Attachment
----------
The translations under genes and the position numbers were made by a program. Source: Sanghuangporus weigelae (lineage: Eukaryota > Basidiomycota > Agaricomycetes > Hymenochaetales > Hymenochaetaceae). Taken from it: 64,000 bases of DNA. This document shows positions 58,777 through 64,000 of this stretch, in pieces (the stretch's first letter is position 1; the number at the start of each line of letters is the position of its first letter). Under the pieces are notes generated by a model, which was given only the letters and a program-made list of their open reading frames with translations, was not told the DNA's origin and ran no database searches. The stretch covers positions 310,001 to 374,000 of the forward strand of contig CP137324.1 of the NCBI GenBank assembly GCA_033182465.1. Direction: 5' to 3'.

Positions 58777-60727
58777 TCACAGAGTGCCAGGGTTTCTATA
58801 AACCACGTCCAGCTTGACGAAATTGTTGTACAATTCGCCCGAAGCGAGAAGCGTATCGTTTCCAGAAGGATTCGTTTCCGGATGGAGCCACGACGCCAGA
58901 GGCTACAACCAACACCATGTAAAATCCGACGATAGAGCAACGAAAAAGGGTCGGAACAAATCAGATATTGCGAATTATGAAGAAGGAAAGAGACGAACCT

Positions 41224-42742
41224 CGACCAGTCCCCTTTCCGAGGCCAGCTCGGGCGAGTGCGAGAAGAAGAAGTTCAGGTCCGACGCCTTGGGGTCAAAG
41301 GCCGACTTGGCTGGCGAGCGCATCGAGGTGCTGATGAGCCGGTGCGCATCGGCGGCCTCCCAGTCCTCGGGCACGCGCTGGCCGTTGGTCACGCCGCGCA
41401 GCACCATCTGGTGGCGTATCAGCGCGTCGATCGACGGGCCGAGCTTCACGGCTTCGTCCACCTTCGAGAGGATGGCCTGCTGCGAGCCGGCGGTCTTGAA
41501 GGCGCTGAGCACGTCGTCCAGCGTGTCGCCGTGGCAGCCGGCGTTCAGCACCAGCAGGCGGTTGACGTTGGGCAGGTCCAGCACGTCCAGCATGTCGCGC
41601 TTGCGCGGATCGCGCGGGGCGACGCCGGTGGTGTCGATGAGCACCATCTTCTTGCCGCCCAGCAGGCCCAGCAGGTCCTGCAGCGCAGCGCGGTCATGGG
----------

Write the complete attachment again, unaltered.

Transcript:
The translations under genes and the position numbers were made by a program. Source: Sanghuangporus weigelae (lineage: Eukaryota > Basidiomycota > Agaricomycetes > Hymenochaetales > Hymenochaetaceae). Taken from it: 64,000 bases of DNA. This document shows positions 58,777 through 64,000 of this stretch, in pieces (the stretch's first letter is position 1; the number at the start of each line of letters is the position of its first letter). Under the pieces are notes generated by a model, which was given only the letters and a program-made list of their open reading frames with translations, was not told the DNA's origin and ran no database searches. The stretch covers positions 310,001 to 374,000 of the forward strand of contig CP137324.1 of the NCBI GenBank assembly GCA_033182465.1. Direction: 5' to 3'.

Positions 58777-60727
58777 TCACAGAGTGCCAGGGTTTCTATA
58801 AACCACGTCCAGCTTGACGAAATTGTTGTACAATTCGCCCGAAGCGAGAAGCGTATCGTTTCCAGAAGGATTCGTTTCCGGATGGAGCCACGACGCCAGA
58901 GGCTACAACCAACACCATGTAAAATCCGACGATAGAGCAACGAAAAAGGGTCGGAACAAATCAGATATTGCGAATTATGAAGAAGGAAAGAGACGAACCT

Positions 41224-42742
41224 CGACCAGTCCCCTTTCCGAGGCCAGCTCGGGCGAGTGCGAGAAGAAGAAGTTCAGGTCCGACGCCTTGGGGTCAAAG
41301 GCCGACTTGGCTGGCGAGCGCATCGAGGTGCTGATGAGCCGGTGCGCATCGGCGGCCTCCCAGTCCTCGGGCACGCGCTGGCCGTTGGTCACGCCGCGCA
41401 GCACCATCTGGTGGCGTATCAGCGCGTCGATCGACGGGCCGAGCTTCACGGCTTCGTCCACCTTCGAGAGGATGGCCTGCTGCGAGCCGGCGGTCTTGAA
41501 GGCGCTGAGCACGTCGTCCAGCGTGTCGCCGTGGCAGCCGGCGTTCAGCACCAGCAGGCGGTTGACGTTGGGCAGGTCCAGCACGTCCAGCATGTCGCGC
41601 TTGCGCGGATCGCGCGGGGCGACGCCGGTGGTGTCGATGAGCACCATCTTCTTGCCGCCCAGCAGGCCCAGCAGGTCCTGCAGCGCAGCGCGGTCATGGG